“Funny! Smart! Exciting! Intelligent! “It’s Just Sex!” Is Just Fabulous!”
Written By Lorenzo Marchessi
“It’s Just Sex!” is one of the most wonderfully original, smart and cleverly funny adult themed comedy plays that I have seen in a long time. Having played off-Broadway and winning awards in the various theatre communities, this was the most fun I have had in a theatre in a long time. Playing at The Secret Rose Theatre in North Hollywood, this is a funny slice-of-life comedy about what a good, bad and borderline relationship/marriage is really all about Oh so brilliantly written by Jeff Gould, this is the story of three couples learning about their relationships the hard way. It’s funny, so funny and it touches on every sexual taboo you could think of. Prostitution, marital swapping, swinging and so so so much more is the pallet of subjects talked in this very funny play. Under it all is this amazing group of characters and a dynamic in their friendship you’ll be so surprised with – but more importantly you can understand, relate and you’ll laugh your ass off at what these characters do.
I have to give much kudos to director Rick Shaw who did two amazing things. One, he got together this incredible talented and funny cast and two, he staged the production with such a wit and pace that you really never see the situations coming until - bang – the comedy hits you!
David Haley plays Carl, the husband of Kelly – and I have to say – one of the most interesting and hysterically funny performers to watch. His expressions alone, not to mention his physicality is just what comedy is all about. David has the energy and excitement but delivers a real character with conviction and tempers it with humor and light-hearted fun. His on stage chemistry with Kimberly is both touching and electrically funny!
Marie-Francoise Theodore plays Joan, the wife of Phil – and she has the most serious of the issue to deal with, however she delivers the sarcasm and snarky snootiness of a wife who is fed up. As a result, Marie-Franciose’s performance is sharp and edgy but always with a tinge of humor. Her onstage chemistry with Caz is made of sarcastic slams to each other and lots of long eye stares to each other – that if either of them had lasers attached to their eyes – they’d both be dead.
Kimberly Green plays Kelly, wife of Carl –and what a whirlwind of a performance she gives. She has so much character and zest. Kimberly gets angry one second and falls in love the next (with her husband) and above it all has to respond to David performance with such fluctuations that it was like watching a ‘comedy tennis match’ between the two of them. She gave as good of comedy hits as he did! So much fun!
Jeremy Walker plays Greg, husband of Lisa – and his performance was a cross between being a loner and over-reacting. Jeremy was so funny as he often said things that he didn’t mean at their face value – but ended up getting him in more trouble anyway. His energy and eventual anger leads to some very funny and, by the end, touching scenes. Again, watch his face and eyes as he reacts to his wife and friends and you’ll be laughing under your laugh.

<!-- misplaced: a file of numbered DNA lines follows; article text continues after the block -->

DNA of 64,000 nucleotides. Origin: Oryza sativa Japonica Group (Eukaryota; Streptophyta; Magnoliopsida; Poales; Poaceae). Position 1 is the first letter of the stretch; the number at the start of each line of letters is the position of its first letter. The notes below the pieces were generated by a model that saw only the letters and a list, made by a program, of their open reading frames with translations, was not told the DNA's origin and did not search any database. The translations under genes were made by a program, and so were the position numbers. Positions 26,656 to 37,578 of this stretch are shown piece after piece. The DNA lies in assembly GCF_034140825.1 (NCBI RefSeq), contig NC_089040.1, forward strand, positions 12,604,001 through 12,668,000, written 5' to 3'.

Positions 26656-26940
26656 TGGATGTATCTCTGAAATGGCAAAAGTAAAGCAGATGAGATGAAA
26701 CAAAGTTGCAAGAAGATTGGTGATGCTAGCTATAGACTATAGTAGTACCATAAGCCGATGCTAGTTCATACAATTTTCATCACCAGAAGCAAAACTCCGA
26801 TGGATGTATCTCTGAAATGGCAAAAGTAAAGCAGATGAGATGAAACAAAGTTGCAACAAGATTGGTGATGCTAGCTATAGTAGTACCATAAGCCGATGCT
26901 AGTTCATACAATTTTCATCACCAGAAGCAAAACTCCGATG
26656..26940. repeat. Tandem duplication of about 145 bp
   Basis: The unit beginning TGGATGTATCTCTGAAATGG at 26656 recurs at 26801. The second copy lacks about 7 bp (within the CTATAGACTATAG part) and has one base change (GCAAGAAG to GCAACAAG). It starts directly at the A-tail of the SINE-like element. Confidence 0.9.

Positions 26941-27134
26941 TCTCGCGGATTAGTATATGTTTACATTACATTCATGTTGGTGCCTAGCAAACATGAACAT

Caz Harleaux plays Phil, husband of Joan – and besides being big and beefy, is the character that really breaks the traditions of marriage and friendship. As a direct result of what he did, everyone else unravels in ways they never thought they would. Caz performance is also very funny as his strength is not only physical but in his subtle moves and motions clearly expressing what he is thinking.
Karimah Westbrook plays Lisa, wife of Greg – and as the lawyer has the challenge of playing this logical and business focused wife, while being insensitive to her husband and his needs. Karimah does a great job of walking that fine line and has a large lesson to learn by the end of the play. Her performance is honest and neat – while her humor comes for constantly comparing and analyzing her husband.
Denise Milfort plays Amanda the Hooker – although a small role, she gives it her all. Being sexy, honest and fast – she really motivates his wife to what ends up being a very funny and surprising adult adventure.
With set design by Josh Lacovelli and Rick Shaw and lighting design by Skylar Johnson, this was a very uniquely entertaining and funny piece. Using scrims and back lighting you get to see some of the funniest ‘sex’ scenes (remember behind a scrim) you’ll ever see in shadow.
I’m not kidding – you got to see this production at The Secret Rose Theatre in North Hollywood. It’s completely adult themed with suggested sex, swearing, slight nudity and buckets and buckets of very funny performers and rich believable characters that you’ll probably want to see it again. It’s that funny. “It’s Not Just Sex!” – is a life lesson learned and with a smart and intelligent commentary of relationships, marriage and friendship! Go see it! Now! Check them out at ItsJustSexPlay dot com or SecretRose dot com and tell them Lorenzo sent you from FaceBook dot com/TheGeekAuthority !